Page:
Content

SEND US FEEDBACK


We're always looking for ways to make Geoba.se better. Have an idea? See something that needs fixing? Let us know!

SAVAK


Formed under the guidance of United States and Israeli intelligence officers in 1957, SAVAK developed into an effective secret agency. General Teymur Bakhtiar was appointed its first director, only to be dismissed in 1961, allegedly for organizing a coup; he was assassinated in 1970 under mysterious circumstances, probably on the shah's direct order. His successor, General Hosain Pakravan, was dismissed in 1966, allegedly for having failed to crush the clerical opposition in the early 1960s. The shah turned to his childhood friend and classmate, General Nematollah Nassiri, to rebuild SAVAK and properly "serve" the monarch. Mansur Rafizadeh, the SAVAK director in the United States throughout the 1970s, claimed that General Nassiri's telephone was tapped by SAVAK agents reporting directly to the shah, an example of the level of mistrust pervading the government on the eve of the Revolution.

In 1987 accurate information concerning SAVAK remained publicly unavailable. A flurry of pamphlets issued by the revolutionary regime after 1979 indicated that SAVAK had been a full-scale intelligence agency with more than 15,000 full-time personnel and thousands of part-time informants. SAVAK was attached to the Office of the Prime Minister, and its director assumed the title of deputy to the prime minister for national security affairs. Although officially a civilian agency, SAVAK had close ties to the military; many of its officers served simultaneously in branches of the armed forces. Another childhood friend and close confidant of the shah, Major General Hosain Fardust, was deputy director of SAVAK until the early 1970s, when the shah promoted him to the directorship of the Special Intelligence Bureau, which operated inside Niavaran Palace, independently of SAVAK.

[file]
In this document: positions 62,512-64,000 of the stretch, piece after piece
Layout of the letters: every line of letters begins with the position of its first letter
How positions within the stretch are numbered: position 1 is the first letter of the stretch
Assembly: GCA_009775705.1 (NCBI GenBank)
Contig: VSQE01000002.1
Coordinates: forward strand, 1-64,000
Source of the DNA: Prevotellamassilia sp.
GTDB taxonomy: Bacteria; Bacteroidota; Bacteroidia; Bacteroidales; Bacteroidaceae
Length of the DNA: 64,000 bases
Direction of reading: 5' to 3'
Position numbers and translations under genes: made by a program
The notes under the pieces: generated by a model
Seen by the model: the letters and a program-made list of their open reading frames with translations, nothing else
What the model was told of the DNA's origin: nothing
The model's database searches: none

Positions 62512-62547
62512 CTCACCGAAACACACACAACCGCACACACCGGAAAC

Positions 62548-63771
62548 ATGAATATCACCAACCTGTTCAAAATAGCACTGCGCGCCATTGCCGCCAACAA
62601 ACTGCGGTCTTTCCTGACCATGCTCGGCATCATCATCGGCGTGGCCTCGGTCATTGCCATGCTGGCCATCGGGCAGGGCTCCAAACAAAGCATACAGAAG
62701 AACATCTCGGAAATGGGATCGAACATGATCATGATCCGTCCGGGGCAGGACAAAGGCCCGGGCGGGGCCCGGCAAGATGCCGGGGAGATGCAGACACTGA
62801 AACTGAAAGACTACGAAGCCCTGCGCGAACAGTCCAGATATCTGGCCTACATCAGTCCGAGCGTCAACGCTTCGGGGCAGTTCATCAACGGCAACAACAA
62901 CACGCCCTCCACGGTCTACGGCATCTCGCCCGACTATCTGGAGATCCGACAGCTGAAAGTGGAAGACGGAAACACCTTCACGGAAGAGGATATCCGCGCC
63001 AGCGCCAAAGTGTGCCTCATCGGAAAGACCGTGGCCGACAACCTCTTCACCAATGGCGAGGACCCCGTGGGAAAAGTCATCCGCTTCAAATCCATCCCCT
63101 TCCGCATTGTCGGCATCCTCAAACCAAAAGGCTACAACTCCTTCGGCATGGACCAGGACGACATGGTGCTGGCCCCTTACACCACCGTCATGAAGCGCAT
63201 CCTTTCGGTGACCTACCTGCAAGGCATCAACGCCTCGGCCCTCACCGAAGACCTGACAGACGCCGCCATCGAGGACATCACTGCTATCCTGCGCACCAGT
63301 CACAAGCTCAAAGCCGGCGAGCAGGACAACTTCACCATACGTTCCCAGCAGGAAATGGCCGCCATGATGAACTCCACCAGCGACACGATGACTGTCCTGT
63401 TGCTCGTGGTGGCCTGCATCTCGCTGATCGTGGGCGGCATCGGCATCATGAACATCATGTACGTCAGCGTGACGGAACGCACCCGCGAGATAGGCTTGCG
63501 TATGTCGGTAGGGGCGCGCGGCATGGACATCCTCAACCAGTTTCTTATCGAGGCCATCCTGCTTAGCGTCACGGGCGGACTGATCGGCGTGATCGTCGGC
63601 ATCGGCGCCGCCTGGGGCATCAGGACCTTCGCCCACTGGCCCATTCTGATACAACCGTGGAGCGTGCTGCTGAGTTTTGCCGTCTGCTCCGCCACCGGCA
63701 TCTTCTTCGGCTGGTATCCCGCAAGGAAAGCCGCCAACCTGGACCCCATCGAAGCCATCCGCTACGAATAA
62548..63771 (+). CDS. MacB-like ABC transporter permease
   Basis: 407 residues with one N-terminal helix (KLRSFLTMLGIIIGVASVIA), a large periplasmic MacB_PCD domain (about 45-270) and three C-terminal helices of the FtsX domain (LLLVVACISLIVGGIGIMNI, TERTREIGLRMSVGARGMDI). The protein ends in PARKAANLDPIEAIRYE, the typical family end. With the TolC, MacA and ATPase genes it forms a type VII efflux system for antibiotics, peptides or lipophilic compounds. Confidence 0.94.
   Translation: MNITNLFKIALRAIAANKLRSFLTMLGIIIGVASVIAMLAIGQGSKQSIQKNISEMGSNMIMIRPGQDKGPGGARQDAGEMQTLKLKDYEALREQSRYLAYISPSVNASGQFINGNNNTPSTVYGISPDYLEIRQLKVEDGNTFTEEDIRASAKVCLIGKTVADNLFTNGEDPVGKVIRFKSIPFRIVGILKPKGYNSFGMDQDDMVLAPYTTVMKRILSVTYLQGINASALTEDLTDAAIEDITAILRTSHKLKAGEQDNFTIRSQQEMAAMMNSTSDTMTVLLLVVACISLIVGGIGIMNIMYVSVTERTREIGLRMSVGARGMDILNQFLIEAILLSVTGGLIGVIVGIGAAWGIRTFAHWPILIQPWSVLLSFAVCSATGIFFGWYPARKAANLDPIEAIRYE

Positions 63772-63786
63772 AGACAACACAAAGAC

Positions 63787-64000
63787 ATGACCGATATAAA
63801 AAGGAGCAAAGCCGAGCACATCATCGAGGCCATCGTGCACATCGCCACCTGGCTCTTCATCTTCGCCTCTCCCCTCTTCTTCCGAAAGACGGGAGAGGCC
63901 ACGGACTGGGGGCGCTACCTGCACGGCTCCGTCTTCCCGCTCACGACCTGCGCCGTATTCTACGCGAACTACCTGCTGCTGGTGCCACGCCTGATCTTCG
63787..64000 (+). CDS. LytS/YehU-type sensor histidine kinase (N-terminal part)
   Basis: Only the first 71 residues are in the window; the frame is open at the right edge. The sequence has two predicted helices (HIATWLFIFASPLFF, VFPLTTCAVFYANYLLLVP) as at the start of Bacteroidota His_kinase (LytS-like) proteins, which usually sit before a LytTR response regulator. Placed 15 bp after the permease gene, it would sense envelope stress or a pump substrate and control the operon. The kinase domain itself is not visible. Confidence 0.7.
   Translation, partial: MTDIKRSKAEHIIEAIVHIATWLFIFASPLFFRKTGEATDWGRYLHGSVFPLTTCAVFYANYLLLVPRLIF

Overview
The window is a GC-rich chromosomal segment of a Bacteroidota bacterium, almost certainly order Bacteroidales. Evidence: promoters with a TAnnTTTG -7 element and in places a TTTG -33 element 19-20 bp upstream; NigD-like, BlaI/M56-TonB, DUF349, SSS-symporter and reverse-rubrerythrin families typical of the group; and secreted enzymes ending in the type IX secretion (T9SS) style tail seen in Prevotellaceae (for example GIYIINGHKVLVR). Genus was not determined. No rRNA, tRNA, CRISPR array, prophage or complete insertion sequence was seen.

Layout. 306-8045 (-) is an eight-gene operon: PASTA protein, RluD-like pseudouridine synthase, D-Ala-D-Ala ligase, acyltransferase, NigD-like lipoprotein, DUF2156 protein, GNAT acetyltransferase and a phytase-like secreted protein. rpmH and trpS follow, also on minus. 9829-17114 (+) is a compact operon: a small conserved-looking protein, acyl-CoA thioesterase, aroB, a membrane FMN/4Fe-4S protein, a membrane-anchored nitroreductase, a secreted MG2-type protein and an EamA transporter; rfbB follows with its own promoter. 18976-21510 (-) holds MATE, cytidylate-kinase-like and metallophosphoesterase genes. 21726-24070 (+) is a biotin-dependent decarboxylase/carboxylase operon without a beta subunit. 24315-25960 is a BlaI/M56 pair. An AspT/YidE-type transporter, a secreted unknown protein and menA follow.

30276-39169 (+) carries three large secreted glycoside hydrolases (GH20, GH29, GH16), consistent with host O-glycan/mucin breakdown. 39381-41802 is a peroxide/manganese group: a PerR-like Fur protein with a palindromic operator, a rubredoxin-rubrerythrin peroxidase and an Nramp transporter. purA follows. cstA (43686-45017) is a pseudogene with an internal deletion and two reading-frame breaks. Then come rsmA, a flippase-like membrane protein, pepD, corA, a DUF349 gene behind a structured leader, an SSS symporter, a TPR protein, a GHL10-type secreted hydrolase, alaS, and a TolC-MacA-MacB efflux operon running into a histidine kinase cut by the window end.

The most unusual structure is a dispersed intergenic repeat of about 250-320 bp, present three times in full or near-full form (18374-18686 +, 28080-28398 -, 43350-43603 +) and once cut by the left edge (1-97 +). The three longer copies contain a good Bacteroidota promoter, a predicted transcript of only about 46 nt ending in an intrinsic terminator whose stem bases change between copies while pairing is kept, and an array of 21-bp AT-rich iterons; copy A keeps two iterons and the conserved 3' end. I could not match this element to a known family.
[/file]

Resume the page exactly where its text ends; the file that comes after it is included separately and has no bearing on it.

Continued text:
Founded to round up members of the outlawed Tudeh, SAVAK expanded its activities to include gathering intelligence and neutralizing the regime's opponents. An elaborate system was created to monitor all facets of political life. For example, a censorship office was established to monitor journalists, literary figures, and academics throughout the country; it took appropriate measures against those who fell out of line. Universities, labor unions, and peasant organizations, among others, were all subjected to intense surveillance by SAVAK agents and paid informants. The agency was also active abroad, especially in monitoring Iranian students who publicly opposed Pahlavi rule.

Over the years, SAVAK became a law unto itself, having legal authority to arrest and detain suspected persons indefinitely. SAVAK operated its own prisons in Tehran (the Komiteh and Evin facilities) and, many suspected, throughout the country as well. Many of these activities were carried out without any institutional checks. Thus, it came as no surprise when, in 1979, SAVAK was singled out as a primary target for reprisals, its headquarters overrun, and prominent leaders tried and executed by komiteh representatives. High-ranking SAVAK agents were purged between 1979 and 1981; there were 61 SAVAK officials among 248 military personnel executed between February and September 1979. The organization was officially dissolved by Khomeini shortly after he came to power in 1979.

Data as of December 1987




Last Updated: December 1987


Editor's Note: Country Studies included here were published between 1988 and 1998. The Country study for Iran was first published in 1987. Where available, the data has been updated through 2008. The date at the bottom of each section will indicate the time period of the data. Information on some countries may no longer be up to date. See the "Research Completed" date at the beginning of each study on the Title Page or the "Data as of" date at the end of each section of text. This information is included due to its comprehensiveness and for historical purposes.

Note that current information from the CIA World Factbook, U.S. Department of State Background Notes, Australia's Department of Foreign Affairs and Trade Country Briefs, the UK's Foreign and Commonwealth Office's Country Profiles, and the World Bank can be found on Factba.se.

Iran Main Page Country Studies Main Page




Section 230 of 246






IMAGES


Click any image to enlarge.


National Flag



(﷼) Iran Rial (IRR)
Convert to Any Currency



Map



Locator Map